Even at this early stage, it feels like Theresa May has the momentum in the Tory leadership race. Michael Gove, the only other serious contender, is launching his bid today, but even as he does so big name MPs are signing up to the home secretary's camp. Even the Daily Mail – which has Gove's wife as a columnist – is throwing its support behind her.
On an electoral level, they're probably wise to do so. Gove seems scheming and pompous, and he comes across as a bit odd in a Miliband-eating-a-bacon-sandwich sort of way. He alienated Tory Remainers by helping to lead Leave, then alienated Tory Leavers by stabbing Boris in the back. This does not make a wise strategy.
May is sturdy, severe, authoritative. She has that stern matronly quality which a part of the British psyche finds attractive, the strong thwack of firm government in times of crisis. We've been here before, you know when with you-know-who. Chaos, and then running to nanny. The similarities are uncanny, except that this time it was the Tories who caused it.
May does have her qualities. She does not the play the parliament game, which has proved such an appalling and dispiriting spectacle over the last few days. She doesn't much like having lunch with journalists and drinking in Commons bars at night. She's cold, uncharismatic, introverted: all things which should disable a political career and which make it doubly impressive that she has come so far. If you asked me to spend a month on a desert island with her or the much more charismatic Johnson, I would choose her without a second’s thought. She may be unsympathetic, but she is genuine and has real convictions.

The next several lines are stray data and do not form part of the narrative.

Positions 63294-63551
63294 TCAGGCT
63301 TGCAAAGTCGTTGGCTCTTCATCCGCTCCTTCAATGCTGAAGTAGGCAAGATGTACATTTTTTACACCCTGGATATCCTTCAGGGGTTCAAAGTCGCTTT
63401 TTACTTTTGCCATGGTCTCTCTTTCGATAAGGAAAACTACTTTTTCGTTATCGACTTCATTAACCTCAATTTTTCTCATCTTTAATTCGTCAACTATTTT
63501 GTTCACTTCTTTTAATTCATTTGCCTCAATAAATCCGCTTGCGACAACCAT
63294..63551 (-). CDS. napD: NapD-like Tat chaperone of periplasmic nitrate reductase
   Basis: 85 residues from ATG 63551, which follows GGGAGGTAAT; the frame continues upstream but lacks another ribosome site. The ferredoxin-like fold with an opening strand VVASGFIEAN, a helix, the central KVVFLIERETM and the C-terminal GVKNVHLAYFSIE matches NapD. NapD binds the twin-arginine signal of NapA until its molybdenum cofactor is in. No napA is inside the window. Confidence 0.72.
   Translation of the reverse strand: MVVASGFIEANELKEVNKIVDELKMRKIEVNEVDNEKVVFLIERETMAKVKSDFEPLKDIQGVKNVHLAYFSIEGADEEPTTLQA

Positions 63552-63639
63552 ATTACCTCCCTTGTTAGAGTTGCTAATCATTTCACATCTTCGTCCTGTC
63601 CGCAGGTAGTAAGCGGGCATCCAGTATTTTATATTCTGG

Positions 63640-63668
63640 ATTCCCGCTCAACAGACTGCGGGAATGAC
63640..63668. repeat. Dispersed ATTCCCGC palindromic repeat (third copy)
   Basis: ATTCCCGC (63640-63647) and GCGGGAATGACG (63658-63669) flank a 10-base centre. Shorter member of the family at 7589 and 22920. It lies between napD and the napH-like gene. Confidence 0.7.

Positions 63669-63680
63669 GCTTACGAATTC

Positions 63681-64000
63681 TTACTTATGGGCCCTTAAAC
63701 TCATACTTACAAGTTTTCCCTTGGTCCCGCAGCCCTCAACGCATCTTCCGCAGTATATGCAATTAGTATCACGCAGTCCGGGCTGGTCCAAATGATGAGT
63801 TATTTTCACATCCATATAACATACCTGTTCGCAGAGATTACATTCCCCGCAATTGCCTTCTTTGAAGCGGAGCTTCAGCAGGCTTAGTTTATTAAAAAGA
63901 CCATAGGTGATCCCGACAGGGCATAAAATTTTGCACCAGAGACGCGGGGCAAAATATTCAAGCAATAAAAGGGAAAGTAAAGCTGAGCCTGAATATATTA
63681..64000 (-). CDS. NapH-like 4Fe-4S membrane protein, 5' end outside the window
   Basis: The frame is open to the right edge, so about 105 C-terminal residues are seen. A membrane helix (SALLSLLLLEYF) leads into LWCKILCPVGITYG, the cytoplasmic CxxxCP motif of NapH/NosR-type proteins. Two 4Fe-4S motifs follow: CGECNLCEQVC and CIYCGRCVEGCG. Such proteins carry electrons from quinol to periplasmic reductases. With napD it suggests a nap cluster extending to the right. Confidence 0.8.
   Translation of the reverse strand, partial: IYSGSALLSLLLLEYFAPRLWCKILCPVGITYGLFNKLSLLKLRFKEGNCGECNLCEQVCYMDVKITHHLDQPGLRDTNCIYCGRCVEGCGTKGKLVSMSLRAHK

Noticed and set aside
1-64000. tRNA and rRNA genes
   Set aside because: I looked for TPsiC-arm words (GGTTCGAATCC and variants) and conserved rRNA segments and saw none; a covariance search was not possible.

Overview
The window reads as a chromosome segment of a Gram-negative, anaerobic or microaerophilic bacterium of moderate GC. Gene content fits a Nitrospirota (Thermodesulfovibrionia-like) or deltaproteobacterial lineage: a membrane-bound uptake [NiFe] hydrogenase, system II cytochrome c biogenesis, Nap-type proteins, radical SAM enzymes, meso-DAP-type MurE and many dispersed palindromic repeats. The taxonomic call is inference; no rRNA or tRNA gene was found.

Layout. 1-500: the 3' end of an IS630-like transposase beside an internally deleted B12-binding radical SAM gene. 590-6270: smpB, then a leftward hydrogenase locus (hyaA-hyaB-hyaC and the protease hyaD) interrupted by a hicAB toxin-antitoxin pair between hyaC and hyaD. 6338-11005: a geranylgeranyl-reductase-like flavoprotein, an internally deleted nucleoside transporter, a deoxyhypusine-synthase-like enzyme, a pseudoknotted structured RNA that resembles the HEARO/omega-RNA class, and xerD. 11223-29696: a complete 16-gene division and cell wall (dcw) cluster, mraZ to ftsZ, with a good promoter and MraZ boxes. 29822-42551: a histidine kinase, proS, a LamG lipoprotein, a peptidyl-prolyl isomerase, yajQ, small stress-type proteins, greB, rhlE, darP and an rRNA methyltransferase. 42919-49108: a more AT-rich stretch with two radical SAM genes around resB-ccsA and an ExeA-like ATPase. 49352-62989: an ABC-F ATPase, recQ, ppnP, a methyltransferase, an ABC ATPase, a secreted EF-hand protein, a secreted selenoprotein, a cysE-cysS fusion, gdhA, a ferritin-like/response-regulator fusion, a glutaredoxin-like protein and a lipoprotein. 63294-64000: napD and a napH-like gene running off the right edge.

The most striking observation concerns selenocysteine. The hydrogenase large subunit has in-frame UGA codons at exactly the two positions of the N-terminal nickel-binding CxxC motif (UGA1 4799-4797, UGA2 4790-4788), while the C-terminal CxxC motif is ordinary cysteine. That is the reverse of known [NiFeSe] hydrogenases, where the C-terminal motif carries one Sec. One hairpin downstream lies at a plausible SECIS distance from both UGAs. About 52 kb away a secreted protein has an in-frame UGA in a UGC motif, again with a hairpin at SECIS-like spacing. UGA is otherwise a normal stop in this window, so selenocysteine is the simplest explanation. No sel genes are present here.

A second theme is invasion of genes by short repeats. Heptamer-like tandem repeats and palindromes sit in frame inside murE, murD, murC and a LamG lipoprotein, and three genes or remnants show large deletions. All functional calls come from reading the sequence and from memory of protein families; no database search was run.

Some of those convictions are even right. She has a commendable instinctive hatred of closed groups of complacent men, and took on the fire service and the police on that basis. She hates the back-patting mateyness of these organisations, doesn’t care that they despise her for shaking them up, and gets the job done. She is deeply critical of the police and has done more as home secretary to rein them in than any of the Labour home secretaries who preceded her. And she made the right call on Johnson's water cannons, which had no place in British policing and for which no justification could be invented.
But that's where the validity of her convictions ends. In almost all other matters, May is wrong, and not only wrong but cruel.
Her record in the Home Office is appalling. It has been authoritarian, interfering, and inhumane.
Take Isa Muazu, a Nigerian asylum seeker who feared he would be killed by Boko Haram if he was returned to his country. He went on hunger strike for over three months at the decision to deport him and suffered organ failure. Doctors advised that he should not be put on a plane or he could die. May put him on the plane anyway.
Take the income benchmark on spousal visas, which is set at £18,600. May wanted it higher, well out the reach of ordinary workers. Even as it is, nearly half of Brits are affected by the policy. It asks people who have married someone from outside the EU to pick between their country and the person they love. The children separated from one of their parents because of it often end up calling them 'skype mummy' or 'skype daddy', because for years on end that's the only way they see them.